Linking IgSF-mediated cell adhesion with Arp2/3-based actin polymerization during Drosophila myoblast fusion

The somatic musculature of Drosophila is analogous to vertebrate skeletal muscles and is generated by the fusion of mononucleate myoblasts. Muscle fusion in Drosophila involves two distinct cell populations, founder cells (FCs) and fusion-competent myoblasts (FCMs). The recognition and adhesion of b...

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1. Verfasser: Balasankara Reddy, Kaipa
Beteiligte: Önel, Susanne (Prof. Dr.) (BetreuerIn (Doktorarbeit))
Format: Dissertation
Sprache:Englisch
Veröffentlicht: Philipps-Universität Marburg 2011
Biologie
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Zusammenfassung:The somatic musculature of Drosophila is analogous to vertebrate skeletal muscles and is generated by the fusion of mononucleate myoblasts. Muscle fusion in Drosophila involves two distinct cell populations, founder cells (FCs) and fusion-competent myoblasts (FCMs). The recognition and adhesion of both myoblast types is mediated by members of the Immunoglobin superfamily (IgSF) that are expressed myoblast type specifically: Duf and Rst are expressed in FCs. Sns, Hbs and Rst are present in FCMs. The heterophilic interaction of these Ig-domain proteins leads to signal activation and results in the formation of F-actin at the sites of cell-cell contact. Duf and Rst serve in functional redundancy in FCs. The formation of new actin filaments at existing filaments is regulated by the actin-related protein complex (Arp)2/3. The Arp2/3 complex is a multiprotein complex consisting of seven subunits including Arp2 and Arp3. The complex becomes activated by nucleation promoting factors (NPFs), i.e the Wiskott-Aldrich syndrome protein (WASP) and the suppressor of CAMP-receptor (SCAR). Additionally, WASP is activated by the WASP-interacting protein Verprolin1 (WIP). These proteins act together in the WASP-WIP complex. Although WASP and SCAR are activated differently to induce Arp2/3-mediated actin polymerization, they share a common proline-rich region, which is known to bind to SH3 domain containing proteins. In this study I have addressed two questions. First, I have tried to elucidate the redundant nature of Duf and Rst in FCs. The intracellular domain of Rst and Duf contains three conserved domains, i.e a PADVI, SAIYGNPYLR and NSLLPPLPP domain. Expression of RstΔPADVI in all myoblasts or exclusively in FCs as well as FCMs impaired myoblast fusion. This indicates that the PADVI domain in the intracellular domain of Rst plays an important role during myoblast fusion. To identify Rst specific interaction partners I further performed a yeast two-hybrid screen and identified Actin57B, Papilin and Nidogen as possible Rst interaction partner. Second, I investigated the role of the SH2-SH3 adopter Dreadlock (Dock) in myoblast fusion. Dock is expressed in FCs and FCMs. In vertebrates, the homologue of Dock - called Nck - links cell adhesion during podocyte formation with actin cytoskeleton rearrangement by binding to the intracellular domain of Nephrin. Nephrin is a homologue of Drosophila Sns and Hbs. Biochemical data provided in this study show that Dock is able to bind to the intracellular domain of Sns, Hbs, Duf and Rst and to the proline-rich region of the actin regulators WASP and WIP via its SH3 domains. Interestingly, I found that the SH2 domain of Dock binds to phosphorylated tyrosine at position 1089 in the intracellular domain of Hbs. The SH3 domains of Dock can bind to Sns and Duf and all SH2 and SH3 domains are required to bind to Rst. To demonstrate that these protein interactions are relevant for myoblast fusion, I carried out double mutant experiments. I could show that dock interacts genetically with the FC-specific gene rols, which encodes for an adaptor protein that binds to the intracellular domain of Duf, and with the FCM-specific cell adhesion molecule hbs. These data indicate that Dock functions in both myoblast populations during myoblast fusion and serves as a linker to transfer the fusion signal from the cell adhesion molecules Duf and Hbs to the actin cytoskeleton, e.g. by interacting with WASP and WIP.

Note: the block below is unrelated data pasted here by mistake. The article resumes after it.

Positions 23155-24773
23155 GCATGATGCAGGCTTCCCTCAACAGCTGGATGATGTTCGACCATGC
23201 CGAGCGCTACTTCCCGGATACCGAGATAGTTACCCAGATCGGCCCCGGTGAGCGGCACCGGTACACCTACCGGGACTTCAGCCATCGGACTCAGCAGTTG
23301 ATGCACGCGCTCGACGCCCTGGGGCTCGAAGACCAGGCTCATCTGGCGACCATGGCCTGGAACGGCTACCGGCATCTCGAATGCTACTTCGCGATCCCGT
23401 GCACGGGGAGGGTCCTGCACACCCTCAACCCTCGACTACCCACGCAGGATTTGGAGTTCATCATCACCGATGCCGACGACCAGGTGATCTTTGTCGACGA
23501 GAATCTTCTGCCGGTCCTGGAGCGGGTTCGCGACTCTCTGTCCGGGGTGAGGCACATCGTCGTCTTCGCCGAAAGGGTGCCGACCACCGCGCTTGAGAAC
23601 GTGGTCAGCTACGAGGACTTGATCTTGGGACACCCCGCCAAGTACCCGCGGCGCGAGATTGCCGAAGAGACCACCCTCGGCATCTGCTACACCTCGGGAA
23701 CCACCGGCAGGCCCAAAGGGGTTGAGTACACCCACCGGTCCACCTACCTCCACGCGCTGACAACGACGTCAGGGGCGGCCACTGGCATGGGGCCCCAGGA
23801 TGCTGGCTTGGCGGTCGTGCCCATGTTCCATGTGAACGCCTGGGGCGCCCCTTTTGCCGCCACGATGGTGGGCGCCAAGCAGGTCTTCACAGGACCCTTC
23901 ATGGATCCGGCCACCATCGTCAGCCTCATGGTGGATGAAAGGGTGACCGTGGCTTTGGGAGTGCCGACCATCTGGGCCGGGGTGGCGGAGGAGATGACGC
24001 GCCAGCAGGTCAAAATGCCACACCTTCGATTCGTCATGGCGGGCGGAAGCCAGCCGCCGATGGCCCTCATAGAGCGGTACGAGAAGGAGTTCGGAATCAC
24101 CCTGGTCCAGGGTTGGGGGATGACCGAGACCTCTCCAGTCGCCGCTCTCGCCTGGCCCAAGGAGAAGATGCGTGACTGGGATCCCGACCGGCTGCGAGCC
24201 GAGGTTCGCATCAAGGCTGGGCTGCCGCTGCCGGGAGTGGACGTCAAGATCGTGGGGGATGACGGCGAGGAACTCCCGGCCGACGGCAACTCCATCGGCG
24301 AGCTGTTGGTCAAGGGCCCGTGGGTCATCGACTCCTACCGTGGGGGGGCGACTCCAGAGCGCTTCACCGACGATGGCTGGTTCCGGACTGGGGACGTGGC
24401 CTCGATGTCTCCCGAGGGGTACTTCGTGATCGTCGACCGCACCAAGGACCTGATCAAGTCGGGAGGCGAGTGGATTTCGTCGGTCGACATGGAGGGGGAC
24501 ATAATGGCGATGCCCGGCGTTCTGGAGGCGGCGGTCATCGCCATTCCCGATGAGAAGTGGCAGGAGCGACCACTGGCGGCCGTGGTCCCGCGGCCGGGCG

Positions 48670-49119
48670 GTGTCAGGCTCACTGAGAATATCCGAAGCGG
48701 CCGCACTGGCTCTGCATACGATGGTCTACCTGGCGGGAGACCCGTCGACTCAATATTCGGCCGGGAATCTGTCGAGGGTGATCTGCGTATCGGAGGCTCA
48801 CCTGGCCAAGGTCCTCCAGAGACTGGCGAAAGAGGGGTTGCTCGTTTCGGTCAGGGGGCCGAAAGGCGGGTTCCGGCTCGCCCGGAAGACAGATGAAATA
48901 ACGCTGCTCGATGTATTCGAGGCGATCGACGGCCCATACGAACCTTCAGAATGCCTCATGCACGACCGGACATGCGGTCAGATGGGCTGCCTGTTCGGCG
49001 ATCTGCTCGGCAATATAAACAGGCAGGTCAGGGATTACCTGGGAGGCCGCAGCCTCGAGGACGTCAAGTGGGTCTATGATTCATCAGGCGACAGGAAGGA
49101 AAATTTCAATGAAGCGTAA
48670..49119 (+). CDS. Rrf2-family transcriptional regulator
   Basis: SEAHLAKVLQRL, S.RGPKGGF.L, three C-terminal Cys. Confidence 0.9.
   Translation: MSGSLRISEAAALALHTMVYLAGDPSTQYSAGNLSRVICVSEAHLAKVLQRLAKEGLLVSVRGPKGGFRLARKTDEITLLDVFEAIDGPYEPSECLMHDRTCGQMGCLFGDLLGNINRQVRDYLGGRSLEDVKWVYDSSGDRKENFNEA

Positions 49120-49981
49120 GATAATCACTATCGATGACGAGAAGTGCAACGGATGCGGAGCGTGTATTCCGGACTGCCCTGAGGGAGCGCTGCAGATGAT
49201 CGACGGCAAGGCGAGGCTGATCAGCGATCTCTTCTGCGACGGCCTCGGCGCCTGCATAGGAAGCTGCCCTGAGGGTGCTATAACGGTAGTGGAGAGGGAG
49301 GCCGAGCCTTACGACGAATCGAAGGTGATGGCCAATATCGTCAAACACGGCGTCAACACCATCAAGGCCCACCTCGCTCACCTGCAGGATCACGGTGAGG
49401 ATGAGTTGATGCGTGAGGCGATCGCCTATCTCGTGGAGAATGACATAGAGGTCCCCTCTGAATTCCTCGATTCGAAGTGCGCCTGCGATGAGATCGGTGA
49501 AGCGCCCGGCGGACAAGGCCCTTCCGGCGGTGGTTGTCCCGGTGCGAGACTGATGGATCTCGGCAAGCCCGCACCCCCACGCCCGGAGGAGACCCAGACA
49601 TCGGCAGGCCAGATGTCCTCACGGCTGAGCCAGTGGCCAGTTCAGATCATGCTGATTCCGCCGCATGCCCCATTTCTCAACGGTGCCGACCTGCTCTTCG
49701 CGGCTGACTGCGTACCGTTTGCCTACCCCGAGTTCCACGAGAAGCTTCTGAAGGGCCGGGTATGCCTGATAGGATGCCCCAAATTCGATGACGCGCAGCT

DOI:https://doi.org/10.17192/z2012.0046